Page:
As rosary beads were brandished at a few alien secularists in last week's FG party meeting, old tribal divides between the Sancerre-sipping, John Bowman-loving, self-styled socialists of Sandymount and 'the rosary-bead lovers' accelerated to such an extent that one observer noted "the likes had not been seen since the days of Oliver J" (Flanagan).

FG may believe that there "is no great strategic or economic basis outside of Gilmore's ego to close the embassy'' but another cohort of TDs is even more critical of Ruairi Quinn.

It was bad enough that FG appeared to be 'gazumped' by

Labour when "Pat Rabbitte led his little band of TDs into Ruairi Quinn's office" over the Deis debacle.

But FG TDs noted that

"small rural schools are far more critical for us'' and warned us that "if Ruairi can do a U-turn for Labour he can manage a similar U-turn for us''.

Amid increasing tensions within FG about the prospect that a Minister for Education who lives in a world alien to theirs will turn rural Ireland into a series of 'Deserted Villages', astonishingly, given his apparent role in winning the election for them, divisions have accelerated within FG over Schoolmaster Noonan's fiscal policies.

Within the party this has been crystallised by a number of private and public clashes between the Finance Minister Michael Noonan and the high-profile backbench TD Peter Matthews.

And significantly, an increasing number of TDs admit Matthews is acquiring "a growing following within the party'' to such an extent that when "Peter speaks at parliamentary party meetings, though some of Kenny and Noonan's supporters still try to silence him, far more deputies are taking notes".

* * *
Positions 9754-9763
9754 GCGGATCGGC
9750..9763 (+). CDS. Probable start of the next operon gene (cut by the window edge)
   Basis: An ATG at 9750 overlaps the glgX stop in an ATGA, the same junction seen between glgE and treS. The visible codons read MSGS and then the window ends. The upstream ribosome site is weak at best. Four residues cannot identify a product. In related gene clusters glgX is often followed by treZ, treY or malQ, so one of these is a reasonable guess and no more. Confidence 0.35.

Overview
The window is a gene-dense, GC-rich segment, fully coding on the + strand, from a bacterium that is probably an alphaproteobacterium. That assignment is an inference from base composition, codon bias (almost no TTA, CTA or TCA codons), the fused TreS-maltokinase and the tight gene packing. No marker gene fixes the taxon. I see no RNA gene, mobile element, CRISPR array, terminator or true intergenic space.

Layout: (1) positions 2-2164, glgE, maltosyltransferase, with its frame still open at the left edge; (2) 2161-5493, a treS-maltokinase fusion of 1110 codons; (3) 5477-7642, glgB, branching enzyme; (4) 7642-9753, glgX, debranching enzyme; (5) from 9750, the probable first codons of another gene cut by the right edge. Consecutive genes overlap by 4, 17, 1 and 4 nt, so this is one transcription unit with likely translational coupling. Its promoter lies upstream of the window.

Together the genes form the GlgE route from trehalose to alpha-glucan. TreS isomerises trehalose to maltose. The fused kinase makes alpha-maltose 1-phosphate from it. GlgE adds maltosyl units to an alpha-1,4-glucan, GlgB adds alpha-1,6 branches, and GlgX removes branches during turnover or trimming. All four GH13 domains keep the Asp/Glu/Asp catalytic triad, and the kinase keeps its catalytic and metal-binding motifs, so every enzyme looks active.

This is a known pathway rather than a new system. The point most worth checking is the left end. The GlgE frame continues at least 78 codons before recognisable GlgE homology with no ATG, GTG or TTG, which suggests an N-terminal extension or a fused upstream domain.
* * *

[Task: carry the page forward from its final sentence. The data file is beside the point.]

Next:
If it is left to Cute Old Phil, Pat Rabbitte and the rest of the cabinet dogs of war, who know how long and hard the opposition road is, all divisions will be wallpapered over even if the house is sinking.

The problem, however, with the new ideologically driven breed of backbench TD, who believe politicians should do what they say they will do, is that, like Serbia and Austria-Hungary before the First World War, once the minor powers begin to spar, it can be difficult for the great powers to stay away.

Indiscipline, if it becomes a habit can erode the foundations of the best of governments and even this Coalition of the last-chance saloon merchants is not at all as cohesive as appearances suggest.

If the absence of money results in even more of the initial love racing out the door, a Labour Party, whose attitude to Coalition resembles Liz Taylor's views on marriage, may start to wonder if a re-invented suitably pious FF might make for a better long-term partner.

And elements of Fine Gael (though certainly not cautious Enda) may at some point wonder, if life with Labour becomes too difficult, whether a weak Labour and a divided opposition, means that a cleverly calculated run to the country might secure that dream of single-party government.

The situation is now so critical, senior ministers are privately fretting that if Kenny doesn't take aside a set of Fine Gael and Labour TDs "who are only used to being local heroes and getting a round of applause at every meeting" and give them a lesson in the art of government, "we will collapse in 18 months''.

The problem, of course, with Enda is that when you have been bullied (affectionately) by Sarkozy, patronised by Angela, when you have engaged in a political Irish jig for Obama and fawned in a modestly republican way before a queen, it's difficult to debase yourself by returning to the Lilliputian world of a James Bannon.

But though they are petty creatures, if Enda (and Eamon too, mustn't forget him) continue to ignore their bickering backbenchers they will do so at their peril.

They may be terribly lowly creatures, but as the Taoiseach of the second-largest government in the history of the State noted poignantly when he was bundled out the door after less than three years, "you get over the big hurdles and when you get to the small ones you get tripped".

Sunday Independent